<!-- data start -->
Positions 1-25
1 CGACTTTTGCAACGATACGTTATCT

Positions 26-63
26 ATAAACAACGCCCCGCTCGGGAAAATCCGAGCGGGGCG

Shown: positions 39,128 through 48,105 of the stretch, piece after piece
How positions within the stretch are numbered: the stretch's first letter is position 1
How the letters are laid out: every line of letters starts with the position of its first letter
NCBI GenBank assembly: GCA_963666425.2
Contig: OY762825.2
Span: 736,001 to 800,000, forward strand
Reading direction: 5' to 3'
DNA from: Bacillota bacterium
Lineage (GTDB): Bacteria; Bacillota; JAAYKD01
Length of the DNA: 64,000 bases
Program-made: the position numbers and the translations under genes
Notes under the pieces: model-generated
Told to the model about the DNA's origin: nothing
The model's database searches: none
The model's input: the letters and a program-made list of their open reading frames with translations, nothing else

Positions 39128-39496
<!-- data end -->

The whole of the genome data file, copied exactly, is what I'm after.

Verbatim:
Positions 1-25
1 CGACTTTTGCAACGATACGTTATCT

Positions 26-63
26 ATAAACAACGCCCCGCTCGGGAAAATCCGAGCGGGGCG

Shown: positions 39,128 through 48,105 of the stretch, piece after piece
How positions within the stretch are numbered: the stretch's first letter is position 1
How the letters are laid out: every line of letters starts with the position of its first letter
NCBI GenBank assembly: GCA_963666425.2
Contig: OY762825.2
Span: 736,001 to 800,000, forward strand
Reading direction: 5' to 3'
DNA from: Bacillota bacterium
Lineage (GTDB): Bacteria; Bacillota; JAAYKD01
Length of the DNA: 64,000 bases
Program-made: the position numbers and the translations under genes
Notes under the pieces: model-generated
Told to the model about the DNA's origin: nothing
The model's database searches: none
The model's input: the letters and a program-made list of their open reading frames with translations, nothing else

Positions 39128-39496